Moving on to Marvel Comics, SCARLET SPIDER #2 feels like more of an extension of the first issue than a second installment in a series. Like the two could have been packaged as one long first issue, and it would have made just as much sense. Whatever, it was a good issue and I want to keep reading.

The decision to set this book in Houston intrigues me, not least because I live in Texas. Certainly more original than New York City, which has hosted Spiderman and his amazing friends for decades now. In fact, according to some supporting characters Houston has no superheroes, despite being one of the fastest growing cities in the country. I can see this creating a lot of new storytelling opportunities, especially coupled with Kaine’s questionable sense of responsibility.

Incidentally, the tagline “All of the Power, None of the Responsibility” is wholly exaggerated. Kaine has even more power than Peter Parker, and a notable fraction (non-zero amount of) responsibility.

Contrastingly, CARNAGE USA #3 shows us more of Spiderman villain Carnage being insane and in no way morally ambiguous. In this issue we get: townsfolk forced to pull out their own teeth with pliers; a mother sent to murder her husband or risk her children’s deaths; and nearly having Captain America eat said children when the mother can’t work up the nerve to commit said murder. It’s actually a pretty touching scene, the confrontation between wife and husband. Sometimes one just has to set aside the alien symbiotes and spandex-wearing weirdos and enjoy some classic drama.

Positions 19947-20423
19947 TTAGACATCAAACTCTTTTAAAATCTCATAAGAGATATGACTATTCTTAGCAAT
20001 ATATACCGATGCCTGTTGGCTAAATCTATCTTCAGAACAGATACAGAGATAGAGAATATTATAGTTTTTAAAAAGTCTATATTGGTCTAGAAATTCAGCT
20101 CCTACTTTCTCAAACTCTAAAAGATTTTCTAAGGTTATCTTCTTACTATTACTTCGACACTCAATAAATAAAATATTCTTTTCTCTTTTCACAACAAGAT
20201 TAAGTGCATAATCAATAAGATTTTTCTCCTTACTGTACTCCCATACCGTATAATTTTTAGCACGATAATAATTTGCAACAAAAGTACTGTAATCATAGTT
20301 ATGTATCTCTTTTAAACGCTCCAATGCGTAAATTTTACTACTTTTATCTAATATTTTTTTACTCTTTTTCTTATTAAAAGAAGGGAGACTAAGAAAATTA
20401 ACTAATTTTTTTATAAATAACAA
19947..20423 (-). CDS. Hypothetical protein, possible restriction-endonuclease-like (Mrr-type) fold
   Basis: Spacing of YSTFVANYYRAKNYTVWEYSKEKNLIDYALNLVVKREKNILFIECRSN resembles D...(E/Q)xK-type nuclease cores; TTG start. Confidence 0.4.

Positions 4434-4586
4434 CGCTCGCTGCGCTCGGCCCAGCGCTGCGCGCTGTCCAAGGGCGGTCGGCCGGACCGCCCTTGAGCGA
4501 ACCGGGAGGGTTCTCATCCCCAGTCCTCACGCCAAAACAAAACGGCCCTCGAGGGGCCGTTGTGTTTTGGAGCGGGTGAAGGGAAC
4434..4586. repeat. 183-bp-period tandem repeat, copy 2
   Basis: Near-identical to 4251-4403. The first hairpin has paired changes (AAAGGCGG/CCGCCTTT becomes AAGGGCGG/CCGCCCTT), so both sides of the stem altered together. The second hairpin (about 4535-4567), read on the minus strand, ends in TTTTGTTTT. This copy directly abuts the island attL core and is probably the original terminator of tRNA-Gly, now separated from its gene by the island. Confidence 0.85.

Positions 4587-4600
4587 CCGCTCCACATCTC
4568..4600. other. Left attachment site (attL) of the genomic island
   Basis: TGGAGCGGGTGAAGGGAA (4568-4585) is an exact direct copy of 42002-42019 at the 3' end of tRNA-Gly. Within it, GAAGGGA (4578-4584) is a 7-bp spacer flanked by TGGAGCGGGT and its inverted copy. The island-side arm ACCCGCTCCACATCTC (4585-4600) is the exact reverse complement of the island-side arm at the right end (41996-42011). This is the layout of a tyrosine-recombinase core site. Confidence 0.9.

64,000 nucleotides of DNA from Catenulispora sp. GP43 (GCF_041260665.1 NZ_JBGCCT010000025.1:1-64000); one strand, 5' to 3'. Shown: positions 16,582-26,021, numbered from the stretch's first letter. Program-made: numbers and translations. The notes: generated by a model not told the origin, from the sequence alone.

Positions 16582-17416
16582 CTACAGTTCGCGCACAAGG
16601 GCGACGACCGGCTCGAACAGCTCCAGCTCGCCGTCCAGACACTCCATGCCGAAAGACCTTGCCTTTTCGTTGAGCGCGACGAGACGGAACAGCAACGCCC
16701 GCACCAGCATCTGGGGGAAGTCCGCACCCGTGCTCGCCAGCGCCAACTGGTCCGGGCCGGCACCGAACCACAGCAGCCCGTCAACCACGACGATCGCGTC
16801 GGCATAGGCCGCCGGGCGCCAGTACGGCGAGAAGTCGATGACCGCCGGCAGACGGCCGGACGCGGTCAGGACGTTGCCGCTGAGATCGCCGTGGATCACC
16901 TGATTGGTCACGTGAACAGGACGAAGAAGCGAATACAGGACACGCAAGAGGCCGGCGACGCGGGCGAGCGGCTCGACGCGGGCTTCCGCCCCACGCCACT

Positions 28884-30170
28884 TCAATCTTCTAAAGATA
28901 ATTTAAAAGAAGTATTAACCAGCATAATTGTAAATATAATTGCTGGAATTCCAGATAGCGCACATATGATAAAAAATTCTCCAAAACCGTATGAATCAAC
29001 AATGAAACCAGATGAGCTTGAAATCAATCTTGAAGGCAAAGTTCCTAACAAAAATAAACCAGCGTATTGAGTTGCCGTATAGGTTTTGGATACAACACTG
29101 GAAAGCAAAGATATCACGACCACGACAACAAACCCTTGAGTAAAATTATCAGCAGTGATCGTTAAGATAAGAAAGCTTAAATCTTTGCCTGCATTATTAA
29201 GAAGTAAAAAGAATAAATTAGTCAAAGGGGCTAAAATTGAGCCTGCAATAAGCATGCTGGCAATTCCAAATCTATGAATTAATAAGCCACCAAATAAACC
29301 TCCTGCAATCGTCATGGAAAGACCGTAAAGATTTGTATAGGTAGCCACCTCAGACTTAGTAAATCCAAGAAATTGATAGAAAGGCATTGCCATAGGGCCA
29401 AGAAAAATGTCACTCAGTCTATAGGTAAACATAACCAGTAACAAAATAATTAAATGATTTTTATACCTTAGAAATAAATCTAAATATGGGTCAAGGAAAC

Oh, and you know those four special forces guys outfitted with symbiotes sent to fight Carnage? Apparently, their symbiotes hate the Carnage Symbiote so much that they’ll open fire on innocent civilians who happen to have them attached. Without their host’s prompting.

If Penguin: Pain and Prejudice is one of the best miniseries this year for its complex depiction of a classic villain, Carnage USA is one of the best for having awesome sequences like that.

And finally, from Dark Horse, we have THE STRAIN #3. This one came in a plastic bag, unlike the previous two issues. Because apparently violence and gore are acceptable for children (though this series is put on the top shelf for a reason), yet mild nudity warrants wrapping the thing in plastic that I can’t easily open without a pair of scissors or a knife. How am I even going to store this thing? I put all my books in zip lock bags already, should I shove this in with the plastic it came in?

Regardless of the annoyance, things are starting to hit the fan now, as infected individuals start rising up for blood. Turnip-eating old man from the first issue shows up to be the standard herald of doom. In fact, it’s just a bit nonsensical how he knows so much about what’s going on, considering he’s…what? An old man from the old country who heard a lot of stories from his grandmother? How does he know ultraviolet light specifically will betray a vampire’s condition? Maybe he’s got some connections that we’ll learn about later, but it just seems like he knows more than he really ought to.

Honestly, I’m just grasping at straws. It’s been a good ride so far, and this issue doesn’t change the series’ overall quality. Here’s to seeing where this will take us.

Next time, WINTER SOLDIER #1. For real this time.